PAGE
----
2017 Toyota Sienna XLE AWD Review - Well-Aged Swagger

Yes, you read the headline correctly — this is indeed a review, running in June 2018, of a 2017 model year vehicle. Chalk it up to other priorities (after all, writing isn’t my full-time gig) but honestly, it doesn’t really matter in this case.

Toyota hasn’t really made significant changes its minivan since the early years of the Obama administration. Sure, minor details are always tweaked year over year, but the essence of the 2017 Toyota Sienna XLE AWD isn’t significantly different from that of the 2011 model. And that’s not a bad thing — no matter the age, minivan owners keep flocking back to the Swagger Wagon.

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The 2018 Honda Odyssey Just Lost a Minivan Comparison Test (*Shock Horror Gasp*)

It was quicker, quieter, more fuel efficient, and less expensive, but the all-new 2018 Honda Odyssey failed to win its first Car and Driver minivan comparison test.

The fifth-gen Odyssey is also the newest minivan redesign. The Toyota Sienna was updated for 2017 with a new powertrain but remains in large part the same minivan that arrived for the 2011 model year. The first Chrysler Pacifica minivan — aka the second Chrysler Pacifica — has been on sale for nearly a year and a half. The Kia Sedona, having lost its previous Car and Driver comparison test, was not deemed eligible for the test. Likewise, the Dodge Grand Caravan, while currently America’s top-selling minivan, was rendered ineligible by past performance.

With only three minivans in the test, all upper-crust examples of their specific nameplates, each contender finished on the platform. But lofty expectations for the all-new Odyssey failed to come to fruition, and the segment progenitor’s party trick produced a solid victory.

Stow’N’Go isn’t the only differentiator, however.

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Minivans Are Becoming Properly Quick; Thank Modest Power Increases and Major Transmission Changes

Minivans. They’re the ultimate family haulers: unpretentious, utilitarian, and usually ugly.

Minivans haven’t been slow in some time. A decade ago, the Honda Odyssey produced 244 horsepower and required fewer than nine seconds to accelerate from nought to 60 miles per hour, hardly the behavior of a contemporaneous Chevrolet Aveo.

But the rate at which minivans have been packing on the ponies and adding gear ratios has evolved quickly over the last year. The Chrysler Pacifica came first, producing horsepower similar to its Pentastar twin from Dodge but adding a handful of gears. 0-60 times dropped to 7.3 seconds.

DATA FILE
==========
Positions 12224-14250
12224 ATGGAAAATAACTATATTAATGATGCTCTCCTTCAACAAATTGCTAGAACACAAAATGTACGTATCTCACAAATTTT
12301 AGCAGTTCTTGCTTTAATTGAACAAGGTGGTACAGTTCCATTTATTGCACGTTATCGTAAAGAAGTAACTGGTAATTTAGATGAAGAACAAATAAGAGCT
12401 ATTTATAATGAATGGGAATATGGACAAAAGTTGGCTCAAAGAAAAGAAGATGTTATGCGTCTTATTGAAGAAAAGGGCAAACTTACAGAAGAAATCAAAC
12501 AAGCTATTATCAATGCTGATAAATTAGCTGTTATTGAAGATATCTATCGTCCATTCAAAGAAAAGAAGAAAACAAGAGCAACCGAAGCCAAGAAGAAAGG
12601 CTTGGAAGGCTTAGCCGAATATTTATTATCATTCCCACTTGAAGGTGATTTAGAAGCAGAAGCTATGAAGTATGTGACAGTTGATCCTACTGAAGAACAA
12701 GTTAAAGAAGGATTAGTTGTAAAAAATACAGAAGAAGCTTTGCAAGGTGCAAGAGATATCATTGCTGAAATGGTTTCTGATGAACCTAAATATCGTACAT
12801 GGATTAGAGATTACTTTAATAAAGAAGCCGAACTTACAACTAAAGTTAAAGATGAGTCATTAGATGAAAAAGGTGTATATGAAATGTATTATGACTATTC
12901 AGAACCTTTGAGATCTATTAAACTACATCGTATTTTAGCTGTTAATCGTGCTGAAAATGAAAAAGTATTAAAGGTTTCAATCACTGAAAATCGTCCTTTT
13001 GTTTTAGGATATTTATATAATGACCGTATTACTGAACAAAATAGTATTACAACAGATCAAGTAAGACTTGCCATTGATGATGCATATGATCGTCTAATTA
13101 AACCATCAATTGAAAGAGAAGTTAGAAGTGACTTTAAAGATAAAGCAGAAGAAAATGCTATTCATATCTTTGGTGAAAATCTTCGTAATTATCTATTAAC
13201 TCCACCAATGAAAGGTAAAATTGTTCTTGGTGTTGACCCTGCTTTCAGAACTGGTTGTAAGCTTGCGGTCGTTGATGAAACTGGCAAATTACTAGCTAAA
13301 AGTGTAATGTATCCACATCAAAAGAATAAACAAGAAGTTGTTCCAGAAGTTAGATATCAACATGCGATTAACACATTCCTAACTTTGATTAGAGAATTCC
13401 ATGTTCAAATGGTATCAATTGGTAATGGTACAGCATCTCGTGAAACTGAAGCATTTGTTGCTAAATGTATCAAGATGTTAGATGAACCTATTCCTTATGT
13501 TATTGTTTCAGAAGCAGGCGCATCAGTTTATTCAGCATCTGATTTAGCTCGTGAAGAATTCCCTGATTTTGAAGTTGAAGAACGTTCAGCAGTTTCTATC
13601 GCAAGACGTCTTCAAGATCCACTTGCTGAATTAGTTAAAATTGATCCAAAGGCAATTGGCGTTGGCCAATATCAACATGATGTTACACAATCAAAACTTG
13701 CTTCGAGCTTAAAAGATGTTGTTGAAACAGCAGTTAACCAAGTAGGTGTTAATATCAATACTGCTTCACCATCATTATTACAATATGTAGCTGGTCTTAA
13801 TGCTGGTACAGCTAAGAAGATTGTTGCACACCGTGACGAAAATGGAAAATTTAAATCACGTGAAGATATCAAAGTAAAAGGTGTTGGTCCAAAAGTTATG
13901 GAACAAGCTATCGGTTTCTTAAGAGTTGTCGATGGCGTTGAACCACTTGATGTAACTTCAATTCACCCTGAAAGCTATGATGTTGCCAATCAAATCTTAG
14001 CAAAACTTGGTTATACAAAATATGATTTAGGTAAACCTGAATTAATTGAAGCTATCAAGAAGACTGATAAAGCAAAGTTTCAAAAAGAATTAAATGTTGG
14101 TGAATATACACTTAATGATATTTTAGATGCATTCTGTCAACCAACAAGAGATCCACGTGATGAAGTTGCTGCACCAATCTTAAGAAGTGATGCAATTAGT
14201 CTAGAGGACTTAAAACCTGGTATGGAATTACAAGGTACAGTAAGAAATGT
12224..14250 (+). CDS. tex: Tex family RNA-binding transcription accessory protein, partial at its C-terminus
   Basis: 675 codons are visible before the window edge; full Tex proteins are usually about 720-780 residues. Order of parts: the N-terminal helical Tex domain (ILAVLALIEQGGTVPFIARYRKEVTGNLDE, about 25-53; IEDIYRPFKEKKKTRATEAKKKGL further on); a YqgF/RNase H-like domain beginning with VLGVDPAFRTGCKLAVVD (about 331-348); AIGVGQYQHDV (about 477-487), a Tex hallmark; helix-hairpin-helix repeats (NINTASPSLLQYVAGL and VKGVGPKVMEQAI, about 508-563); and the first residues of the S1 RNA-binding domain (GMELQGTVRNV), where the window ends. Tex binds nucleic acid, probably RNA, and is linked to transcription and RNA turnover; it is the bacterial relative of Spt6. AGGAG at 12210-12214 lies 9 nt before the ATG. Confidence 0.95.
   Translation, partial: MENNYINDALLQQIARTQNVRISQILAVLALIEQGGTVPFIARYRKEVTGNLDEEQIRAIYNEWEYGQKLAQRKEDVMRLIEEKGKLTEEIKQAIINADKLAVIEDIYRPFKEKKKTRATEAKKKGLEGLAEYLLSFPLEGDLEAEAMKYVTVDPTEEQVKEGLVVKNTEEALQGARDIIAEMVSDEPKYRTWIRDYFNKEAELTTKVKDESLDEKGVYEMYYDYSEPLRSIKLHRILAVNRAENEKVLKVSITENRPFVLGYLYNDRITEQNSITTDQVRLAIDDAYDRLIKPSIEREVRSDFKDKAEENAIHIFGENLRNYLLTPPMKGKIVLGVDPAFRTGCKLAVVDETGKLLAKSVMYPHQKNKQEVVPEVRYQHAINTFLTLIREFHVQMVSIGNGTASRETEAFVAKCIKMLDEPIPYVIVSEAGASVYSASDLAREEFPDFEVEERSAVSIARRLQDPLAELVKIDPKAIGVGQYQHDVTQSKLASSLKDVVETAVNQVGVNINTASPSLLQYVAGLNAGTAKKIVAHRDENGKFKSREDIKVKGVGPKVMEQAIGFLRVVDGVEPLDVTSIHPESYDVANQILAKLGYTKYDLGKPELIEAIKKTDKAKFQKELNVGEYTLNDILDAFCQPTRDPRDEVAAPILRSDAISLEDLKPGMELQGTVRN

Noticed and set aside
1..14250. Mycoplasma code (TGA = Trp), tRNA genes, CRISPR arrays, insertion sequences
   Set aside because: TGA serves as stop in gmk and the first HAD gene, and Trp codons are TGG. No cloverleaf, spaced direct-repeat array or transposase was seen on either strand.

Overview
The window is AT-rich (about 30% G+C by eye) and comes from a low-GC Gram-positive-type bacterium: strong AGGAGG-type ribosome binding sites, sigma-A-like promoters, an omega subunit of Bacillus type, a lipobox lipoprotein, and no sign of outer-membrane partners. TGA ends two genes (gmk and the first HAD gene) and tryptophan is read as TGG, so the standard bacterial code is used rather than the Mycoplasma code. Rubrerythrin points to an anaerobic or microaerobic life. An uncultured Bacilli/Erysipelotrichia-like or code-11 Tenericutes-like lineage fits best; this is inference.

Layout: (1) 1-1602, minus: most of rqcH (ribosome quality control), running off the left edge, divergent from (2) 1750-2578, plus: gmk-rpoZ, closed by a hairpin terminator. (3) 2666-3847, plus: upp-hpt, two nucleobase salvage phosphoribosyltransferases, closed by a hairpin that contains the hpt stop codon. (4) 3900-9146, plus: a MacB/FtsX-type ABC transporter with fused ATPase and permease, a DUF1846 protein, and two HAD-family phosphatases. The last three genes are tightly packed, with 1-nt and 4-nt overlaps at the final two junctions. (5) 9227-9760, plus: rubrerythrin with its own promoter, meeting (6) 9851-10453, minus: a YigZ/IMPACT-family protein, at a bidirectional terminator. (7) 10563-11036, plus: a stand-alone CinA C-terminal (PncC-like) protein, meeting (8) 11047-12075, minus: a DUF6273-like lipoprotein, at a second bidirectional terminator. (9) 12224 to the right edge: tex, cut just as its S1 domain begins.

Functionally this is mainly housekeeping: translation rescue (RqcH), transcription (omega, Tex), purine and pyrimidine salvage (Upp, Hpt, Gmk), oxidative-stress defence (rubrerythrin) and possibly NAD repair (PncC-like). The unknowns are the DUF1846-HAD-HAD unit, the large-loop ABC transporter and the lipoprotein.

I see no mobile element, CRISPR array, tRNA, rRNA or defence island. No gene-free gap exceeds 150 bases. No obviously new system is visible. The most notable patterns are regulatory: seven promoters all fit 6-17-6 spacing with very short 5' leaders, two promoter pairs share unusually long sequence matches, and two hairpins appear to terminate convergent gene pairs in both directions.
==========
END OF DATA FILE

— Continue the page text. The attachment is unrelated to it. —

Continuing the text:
That was nothing to sneeze at. At least until Toyota made the 2017 Sienna the most powerful van in the segment and linked its 3.5-liter V6 to an eight-speed automatic; at least until Honda launched the 2018 Honda Odyssey with 10 speeds and 280 horsepower. Now the numbers are staggering.

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With 30 Extra Horses, 2017 Toyota Sienna Becomes America's Most Powerful Minivan

Updated for 2015 with a revised interior, an invisible facelift, and improved LATCH access, the 2015 Toyota Sienna was nevertheless mechanically identical to the Sienna of 2011-2014. The Toyota Sienna was America’s best-selling minivan in calendar year 2015.

For model year 2017, the Sienna remains visually identical and continues on the third-generation platform, but Toyota is installing the Tacoma’s direct-injection 3.5-liter V6 underhood and linking it to a new eight-speed automatic.

With a 30-horsepower jump to 293, the 2017 Toyota Sienna is now the most powerful minivan on sale.

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  • Dave M. The Outback alternates between decent design and goofy design every generation. 2005 was attractive, 2010 goofy. 2015 decent. 2020 good, but the ‘23 refresh hideous.Looking forward to the Outback hybrid in ‘26…..
  • Lorenzo Subaru had the ideal wagon - in 1995. The Legacy Outback was a straight two-box design with rear quarter and back windows you could see out of, and was available in brown with a 5-speed manual, as God and TTAC commenters intended. It's nice they're not raising prices, but when you've lost the plot, does it matter?
  • Bkojote Remember a month a go when Cleveland wanted to create a more walkable Cleveland and TTAC's 'BIG GOVERNMENT IS THE PROBLEM' dumbest and dullest all collectively crapped their diapers? Here's the thing- look on any American highway and it's littered with people who don't /want/ to be driving or shouldn't be. Look at every Becky on her phone during the morning commute in her Tucson, look at every Brad aggro driving his 84 month loan GMC. Hell look how many drivers nowadays can't even operate a headlight switch. You expect these people to understand a stoplight? In my neighborhood alone 4 people have been rear ended at lights from someone on their phone. Distracted driving over the past 10 years has spiked, and it's only going to get worse unless Becky has an alternative, because no judge is going to pull her license when 'she needs it to get to work!' but heaven forbid she not check fb/tiktok for 40 minutes a day.
  • Scott Shouldn't the The Italian Minister for Business be criticizing The Milano for being too ugly to be Italian?Better use of resources doing that....
  • Steve Biro Frankly, while I can do without Eyesight and automatic start-stop, there is generally less B-S with Subarus in terms of design, utility and off-road chops than with many other brands. I just hope that when they adopt Toyota’s hybrid system, they’ll also use Toyota’s eCVT.